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Guest post: Beijing Olympics

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This guest post is by my sister, Mile Hi Mama of Mama Says. She graciously wrote this at my request.

I have often decried the fact that Beijing is hosting this year’s Olympic events. Hosting the Olympics creates a sense of legitimacy for a government, a tacit world-wide approval as each country sends their most elite athletes to compete in a spirit of brotherhood. China's human rights abuses, in my opinion, were simply too egregious to ignore. Then the story came out that the Chinese government had kicked almost two million people out of their homes in order to make the Olympic stadium, and simply bussed them out of town when foreign dignitaries came to visit.

Tibet, which Communist China took over in 1954, is taking advantage of the new attention being paid to that part of the world. Their government-in-exile is led by the Dalai Lama from India.

Interestingly, the Dalai Lama does not want to secede, they merely want autonomy. He acknowledges the many benefits and modernity that has come to Tibet through China. The Tibetan Buddhists simply want to practice their religion in peace.

“Free Tibet” protests have broken out around the world, and are coalescing around the symbol of the Olympics, the Torch. In Paris this week, officials had to extinguish the torch twice in order to smuggle it past the protesters. San Francisco is upping security. Mount Everest is being closed to hikers, both in Nepal and China, when the Olympic torch is scheduled to come through.

Earlier this year, director Steven Spielberg distanced himself from the opening ceremonies (he was helping to design them), citing opposition to China’s involvement in Darfur, Sudan. Increasingly in America, and throughout the world, China has come under fire for human rights abuses, unsafe working conditions, lead laced toiletries, food, and toys, and for their oppressive use of force against their own people. China has also been criticized for its practice of executing criminals without the promised court oversight, and then selling the organs of the deceased for transplantation.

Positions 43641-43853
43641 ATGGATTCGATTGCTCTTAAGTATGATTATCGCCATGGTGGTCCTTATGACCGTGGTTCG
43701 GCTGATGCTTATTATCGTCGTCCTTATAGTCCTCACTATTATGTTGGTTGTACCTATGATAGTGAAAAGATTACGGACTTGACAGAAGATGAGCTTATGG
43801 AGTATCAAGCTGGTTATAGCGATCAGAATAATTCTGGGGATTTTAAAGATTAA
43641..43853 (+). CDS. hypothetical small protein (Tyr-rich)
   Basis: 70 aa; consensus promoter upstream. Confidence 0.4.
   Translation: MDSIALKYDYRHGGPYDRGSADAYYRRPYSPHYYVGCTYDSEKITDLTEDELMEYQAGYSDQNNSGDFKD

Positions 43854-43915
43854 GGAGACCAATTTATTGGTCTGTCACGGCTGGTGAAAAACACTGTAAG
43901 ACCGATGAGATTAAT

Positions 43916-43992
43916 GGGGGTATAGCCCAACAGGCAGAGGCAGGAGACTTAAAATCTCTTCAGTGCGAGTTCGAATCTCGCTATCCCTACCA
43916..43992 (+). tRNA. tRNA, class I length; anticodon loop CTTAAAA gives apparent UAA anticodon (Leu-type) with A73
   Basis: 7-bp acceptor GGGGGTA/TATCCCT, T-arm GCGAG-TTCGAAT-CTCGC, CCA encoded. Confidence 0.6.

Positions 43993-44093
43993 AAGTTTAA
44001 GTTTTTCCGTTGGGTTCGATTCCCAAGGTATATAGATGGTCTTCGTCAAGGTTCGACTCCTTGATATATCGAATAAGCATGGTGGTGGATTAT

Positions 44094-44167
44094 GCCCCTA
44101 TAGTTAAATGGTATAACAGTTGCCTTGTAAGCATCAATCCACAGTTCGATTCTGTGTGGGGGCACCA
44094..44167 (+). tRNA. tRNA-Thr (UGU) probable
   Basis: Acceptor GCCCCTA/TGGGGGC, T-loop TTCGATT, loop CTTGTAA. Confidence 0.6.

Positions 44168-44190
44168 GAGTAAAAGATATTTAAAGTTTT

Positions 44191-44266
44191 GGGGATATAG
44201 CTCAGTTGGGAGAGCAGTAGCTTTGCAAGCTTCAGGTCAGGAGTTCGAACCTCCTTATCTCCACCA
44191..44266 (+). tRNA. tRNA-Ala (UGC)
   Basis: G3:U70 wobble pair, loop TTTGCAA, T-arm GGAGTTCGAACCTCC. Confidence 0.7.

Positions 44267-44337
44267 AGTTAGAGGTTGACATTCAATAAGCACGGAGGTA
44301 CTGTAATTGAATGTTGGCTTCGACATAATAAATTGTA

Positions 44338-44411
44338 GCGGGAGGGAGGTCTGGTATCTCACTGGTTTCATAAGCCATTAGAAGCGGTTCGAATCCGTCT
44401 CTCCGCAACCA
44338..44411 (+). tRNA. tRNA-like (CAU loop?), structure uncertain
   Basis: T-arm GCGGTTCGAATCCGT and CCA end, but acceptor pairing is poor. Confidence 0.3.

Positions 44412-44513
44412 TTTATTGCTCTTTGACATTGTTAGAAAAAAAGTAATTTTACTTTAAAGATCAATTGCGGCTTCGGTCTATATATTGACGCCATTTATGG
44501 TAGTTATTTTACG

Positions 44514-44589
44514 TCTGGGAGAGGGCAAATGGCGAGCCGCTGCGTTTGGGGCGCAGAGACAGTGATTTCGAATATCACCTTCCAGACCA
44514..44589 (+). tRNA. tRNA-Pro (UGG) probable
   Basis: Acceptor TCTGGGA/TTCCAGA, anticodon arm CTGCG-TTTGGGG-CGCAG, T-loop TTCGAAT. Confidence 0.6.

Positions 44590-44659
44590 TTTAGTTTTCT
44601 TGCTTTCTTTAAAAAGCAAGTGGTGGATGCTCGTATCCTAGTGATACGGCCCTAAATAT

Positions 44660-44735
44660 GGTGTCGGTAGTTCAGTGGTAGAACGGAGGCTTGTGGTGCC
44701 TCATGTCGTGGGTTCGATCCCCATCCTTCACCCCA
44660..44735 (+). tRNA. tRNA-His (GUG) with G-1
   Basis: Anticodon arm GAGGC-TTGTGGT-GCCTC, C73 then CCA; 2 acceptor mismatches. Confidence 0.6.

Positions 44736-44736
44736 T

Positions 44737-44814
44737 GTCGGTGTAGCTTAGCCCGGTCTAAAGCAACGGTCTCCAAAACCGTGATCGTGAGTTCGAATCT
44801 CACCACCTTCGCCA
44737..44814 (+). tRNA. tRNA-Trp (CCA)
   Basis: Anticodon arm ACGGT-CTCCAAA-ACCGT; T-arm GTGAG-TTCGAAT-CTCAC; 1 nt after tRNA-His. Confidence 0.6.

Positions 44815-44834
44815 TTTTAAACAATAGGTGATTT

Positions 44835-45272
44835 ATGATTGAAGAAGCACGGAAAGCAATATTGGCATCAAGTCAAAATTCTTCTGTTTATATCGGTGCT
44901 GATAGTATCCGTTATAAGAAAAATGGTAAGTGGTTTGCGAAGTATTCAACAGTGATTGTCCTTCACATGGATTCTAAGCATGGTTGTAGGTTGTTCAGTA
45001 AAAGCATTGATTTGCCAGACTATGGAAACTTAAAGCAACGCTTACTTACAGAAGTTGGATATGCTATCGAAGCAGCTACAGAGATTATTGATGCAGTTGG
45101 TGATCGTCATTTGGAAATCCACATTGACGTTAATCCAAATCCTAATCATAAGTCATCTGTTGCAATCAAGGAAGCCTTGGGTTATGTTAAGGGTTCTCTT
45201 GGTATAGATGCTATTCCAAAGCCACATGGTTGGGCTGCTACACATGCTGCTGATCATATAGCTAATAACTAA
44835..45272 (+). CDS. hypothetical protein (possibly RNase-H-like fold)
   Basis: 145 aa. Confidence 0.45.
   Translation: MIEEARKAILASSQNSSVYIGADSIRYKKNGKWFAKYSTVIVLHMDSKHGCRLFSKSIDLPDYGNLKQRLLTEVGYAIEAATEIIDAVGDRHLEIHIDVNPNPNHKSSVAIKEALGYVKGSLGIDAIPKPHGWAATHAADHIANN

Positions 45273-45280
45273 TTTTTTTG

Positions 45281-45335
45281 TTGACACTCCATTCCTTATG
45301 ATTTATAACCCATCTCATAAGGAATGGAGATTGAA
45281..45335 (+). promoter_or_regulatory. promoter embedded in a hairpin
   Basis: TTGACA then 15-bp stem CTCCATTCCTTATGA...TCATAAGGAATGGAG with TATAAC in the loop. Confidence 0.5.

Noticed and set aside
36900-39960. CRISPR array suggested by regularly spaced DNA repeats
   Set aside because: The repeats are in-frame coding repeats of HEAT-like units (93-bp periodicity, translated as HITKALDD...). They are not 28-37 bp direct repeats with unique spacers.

Hillary Clinton has publicly called for President Bush to avoid the opening ceremonies as well, which is quite ironic in light of her appearance as First Lady at the 1995 at the Conference for Women’s Rights in – you guessed it – Beijing. At the time, she was able to remark on the violation of human rights that takes place when children are forcibly ripped from their mother’s womb and killed simply for being a sibling, while standing in the very place such horrendous actions take place. This year, quite a few high profile politicians seem divided as to whether a boycott is the most effective way to cause change. One thing they do agree on is that change in China is necessary.

China exercises tight control of any information its citizens might read. The great Firewall of China effectively blocks any stories, websites, or news that does not line up with the Chinese governments Communist agenda. The average Chinese citizen has no idea that the world is rooting for Tibet, the world criticizes the government for abusing its people, that the world cares about them.

Instead, the Chinese government is telling their people that they have found dynamite and plastic explosives in the Buddhist monasteries, and floats whispers about suicide bombers.

When China became a host city for the Olympics, the Chinese government agreed to allow the foreign journalists uncensored access to the Internet. The Firewall would be lifted, at least for the duration of the event. It might be the only chance for the Chinese people to have unfettered access to the Net. If the Chinese people realized that the world was watching, and for the most part, rooting for an overthrow of the oppressive regime from the inside, what would happen? Could a week's worth of access to the rest of the world change the future of the Chinese people?

I'm for the Chinese Olympics now. It's their only chance.

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